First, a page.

In the last chapter (Part 3), we talked about President Professor Leonard K Cheng’s vision and initiatives for residential education and Integrated Learning Programme (ILP), the building blocks of Lingnan’s liberal arts education. In this and the following chapters, we will introduce two key units set up by President Cheng to further enhance students’ whole-person development and the quality of teaching and learning, and to scale up Lingnan’s research excellence and social impact.

The Science Unit was established in 2015 under the Core Curriculum and General Education Office. Its key mission is to provide science education to non-science students, and hence promoting their science literacy, through courses, lectures, and engagement with the campus and local community.

Under the co-ordination of the Science Unit, students are provided with abundant opportunities to conduct projects on campus and in the community in order to know more about the nature. For example, a group of students who were curious to know why frogs croak were accompanied by teachers to observe the activities of frogs near their hostel. Another study group walked around their hostel several times a day to collect data on the number of birds they could see and hear.

For students, the value of these “citizen science” projects is not so much the results or the findings, but rather the experience and the process of thinking and learning.

With the encouraging responses to the science courses and programmes, as well as the very positive learning outcomes, the Science Unit has gradually expanded its set-up in the past few years in order to engage in more research and broaden the teaching scope. In addition, two programmes, Minor in Environmental and Scientific Literacy, and MPhil in Environmental Science were launched in 2020/21.

On the research front, a number of the unit’s scholars have received major public and private funding support for their projects, mostly on the conservation of wild life and environmental protection.

The unit’s Associate Professor Jonathan Fong’s research on “Building a natural history collection of Hong Kong’s amphibians for conservation and education, with a genetic case-study on the endangered Romer’s tree frog (Liuixalus romeri)”, has been awarded a grant of over HK$1 million by the HKSAR Government’s Environment and Conservation Fund. His another important project “Developing Environmental DNA Approaches to Study the Ecology and Conservation of Endangered Hong Kong Turtles” has received over HK$800,000 from the Research Grants Council.

Assistant Professor Sung Yik-hei’s “Study on the Conservation Status of Platysternon megacephalum in Hong Kong” (the big-headed turtle) and two other projects have received nearly HK$1.5 million from the Agriculture, Fisheries and Conservation Department of the HKSAR Government. Professor Sung is also the awardee of the Research Grant Council’s Early Career Scheme with his project “Population dynamics of endangered freshwater turtles - from long-term monitoring to tangible conservation actions”.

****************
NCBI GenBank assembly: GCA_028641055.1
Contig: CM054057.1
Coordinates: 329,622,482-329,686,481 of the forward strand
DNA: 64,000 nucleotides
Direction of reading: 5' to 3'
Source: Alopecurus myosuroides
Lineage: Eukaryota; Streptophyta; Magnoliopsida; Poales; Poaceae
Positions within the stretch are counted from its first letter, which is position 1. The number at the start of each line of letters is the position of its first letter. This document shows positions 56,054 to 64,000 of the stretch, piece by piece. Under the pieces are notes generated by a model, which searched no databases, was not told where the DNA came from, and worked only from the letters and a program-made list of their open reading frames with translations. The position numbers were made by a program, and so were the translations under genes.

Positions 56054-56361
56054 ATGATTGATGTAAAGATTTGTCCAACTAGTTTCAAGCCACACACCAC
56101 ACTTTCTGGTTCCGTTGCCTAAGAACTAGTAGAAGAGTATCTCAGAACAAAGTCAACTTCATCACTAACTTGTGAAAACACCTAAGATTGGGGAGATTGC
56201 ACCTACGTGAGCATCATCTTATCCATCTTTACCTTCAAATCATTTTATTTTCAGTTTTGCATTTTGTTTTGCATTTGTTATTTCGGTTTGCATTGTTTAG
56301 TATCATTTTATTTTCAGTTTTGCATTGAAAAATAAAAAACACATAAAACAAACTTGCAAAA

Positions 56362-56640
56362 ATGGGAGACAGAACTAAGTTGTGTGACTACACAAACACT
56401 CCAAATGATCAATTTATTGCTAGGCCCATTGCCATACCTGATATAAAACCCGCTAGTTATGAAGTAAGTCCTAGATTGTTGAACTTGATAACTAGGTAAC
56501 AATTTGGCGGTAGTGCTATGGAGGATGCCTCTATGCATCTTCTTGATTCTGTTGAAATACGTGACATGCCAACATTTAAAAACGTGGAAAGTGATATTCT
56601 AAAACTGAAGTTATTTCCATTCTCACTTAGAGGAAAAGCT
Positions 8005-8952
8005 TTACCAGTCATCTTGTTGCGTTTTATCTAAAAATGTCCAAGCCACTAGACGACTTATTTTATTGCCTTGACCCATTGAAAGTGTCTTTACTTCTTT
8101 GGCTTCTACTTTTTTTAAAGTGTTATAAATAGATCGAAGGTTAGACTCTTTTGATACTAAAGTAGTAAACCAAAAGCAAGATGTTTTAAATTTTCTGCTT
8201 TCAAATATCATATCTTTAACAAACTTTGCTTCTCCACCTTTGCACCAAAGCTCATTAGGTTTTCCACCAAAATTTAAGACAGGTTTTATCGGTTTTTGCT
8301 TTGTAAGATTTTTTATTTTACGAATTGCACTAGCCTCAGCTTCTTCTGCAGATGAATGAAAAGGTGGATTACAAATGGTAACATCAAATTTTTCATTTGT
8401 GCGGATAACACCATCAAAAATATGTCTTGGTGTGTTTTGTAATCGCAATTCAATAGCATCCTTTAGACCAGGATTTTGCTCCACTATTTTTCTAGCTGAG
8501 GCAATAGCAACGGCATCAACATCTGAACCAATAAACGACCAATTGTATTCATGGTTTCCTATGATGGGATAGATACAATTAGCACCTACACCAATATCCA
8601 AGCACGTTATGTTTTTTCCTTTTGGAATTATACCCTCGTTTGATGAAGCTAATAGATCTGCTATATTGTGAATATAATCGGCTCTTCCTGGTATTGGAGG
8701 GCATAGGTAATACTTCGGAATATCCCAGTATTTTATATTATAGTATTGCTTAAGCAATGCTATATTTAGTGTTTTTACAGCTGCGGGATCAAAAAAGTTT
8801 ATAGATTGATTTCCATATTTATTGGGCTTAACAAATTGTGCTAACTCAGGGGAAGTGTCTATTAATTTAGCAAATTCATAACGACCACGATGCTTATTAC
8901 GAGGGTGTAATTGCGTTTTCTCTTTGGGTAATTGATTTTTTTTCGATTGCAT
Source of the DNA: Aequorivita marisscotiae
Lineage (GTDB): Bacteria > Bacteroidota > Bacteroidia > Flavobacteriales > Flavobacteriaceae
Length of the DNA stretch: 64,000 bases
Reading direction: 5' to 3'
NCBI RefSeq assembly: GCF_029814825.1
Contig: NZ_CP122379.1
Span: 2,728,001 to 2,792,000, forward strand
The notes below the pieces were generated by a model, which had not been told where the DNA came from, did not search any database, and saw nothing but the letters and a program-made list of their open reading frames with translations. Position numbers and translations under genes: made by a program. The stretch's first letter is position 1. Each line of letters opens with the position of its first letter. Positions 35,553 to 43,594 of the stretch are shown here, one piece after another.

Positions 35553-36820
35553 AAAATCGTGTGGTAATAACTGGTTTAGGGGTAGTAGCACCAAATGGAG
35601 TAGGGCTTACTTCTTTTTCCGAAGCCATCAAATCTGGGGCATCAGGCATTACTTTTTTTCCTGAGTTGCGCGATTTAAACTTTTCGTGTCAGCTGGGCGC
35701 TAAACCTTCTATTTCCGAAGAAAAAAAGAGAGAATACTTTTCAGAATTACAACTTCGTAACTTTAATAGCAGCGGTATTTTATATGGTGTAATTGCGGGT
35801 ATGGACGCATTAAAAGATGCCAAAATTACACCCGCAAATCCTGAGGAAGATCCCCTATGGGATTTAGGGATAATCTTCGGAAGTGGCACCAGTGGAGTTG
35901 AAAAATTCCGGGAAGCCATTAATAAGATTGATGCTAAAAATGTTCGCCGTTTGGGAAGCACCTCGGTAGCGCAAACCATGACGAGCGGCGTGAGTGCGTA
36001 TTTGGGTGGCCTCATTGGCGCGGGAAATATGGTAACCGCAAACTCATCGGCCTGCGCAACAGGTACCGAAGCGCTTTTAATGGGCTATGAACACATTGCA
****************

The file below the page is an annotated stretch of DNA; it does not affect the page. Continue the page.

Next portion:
Professor Paulina Wong, Assistant Professor, has initiated using the Geographic Information System (GIS) and map applications to address pollution and wellbeing issues. Her project “Fine particulate matter pollution from incense burning at temples in Hong Kong”, supported by the Environment and Conservation Fund, and widely reported by the media, has successfully aroused public awareness of incense burning in the community.

She also worked with a partner organisation to launch a web-based GIS dashboard for the public, showing near real-time COVID-19 information and public health risks in local communities, and citizens’ stress levels, as well as the district with the most urgent demand for essential anti-epidemic commodities six days after the first COVID-19 case in Hong Kong in January 2020.

The Science Unit has also established a free, publicly accessible natural history collection of specimens of local amphibians and reptiles to document Hong Kong’s biodiversity, and for research, conservation, and education purposes in 2021. It welcomes local and overseas scientists and schools to borrow the specimens for research and teaching purposes and it also organises visits for schools and the general public.

“Together with the existing Core and Cluster courses offered by the existing Faculties, the courses offered by this new Unit will complete the key foundation elements of our liberal arts education,” said President Cheng in November 2014 in “Letter to Lingnanians”, when the Science Unit was taking shape.

In the next chapter, we will introduce the other key unit set up by President Cheng: The Lingnan Entrepreneurship Initiative.

To be continued ……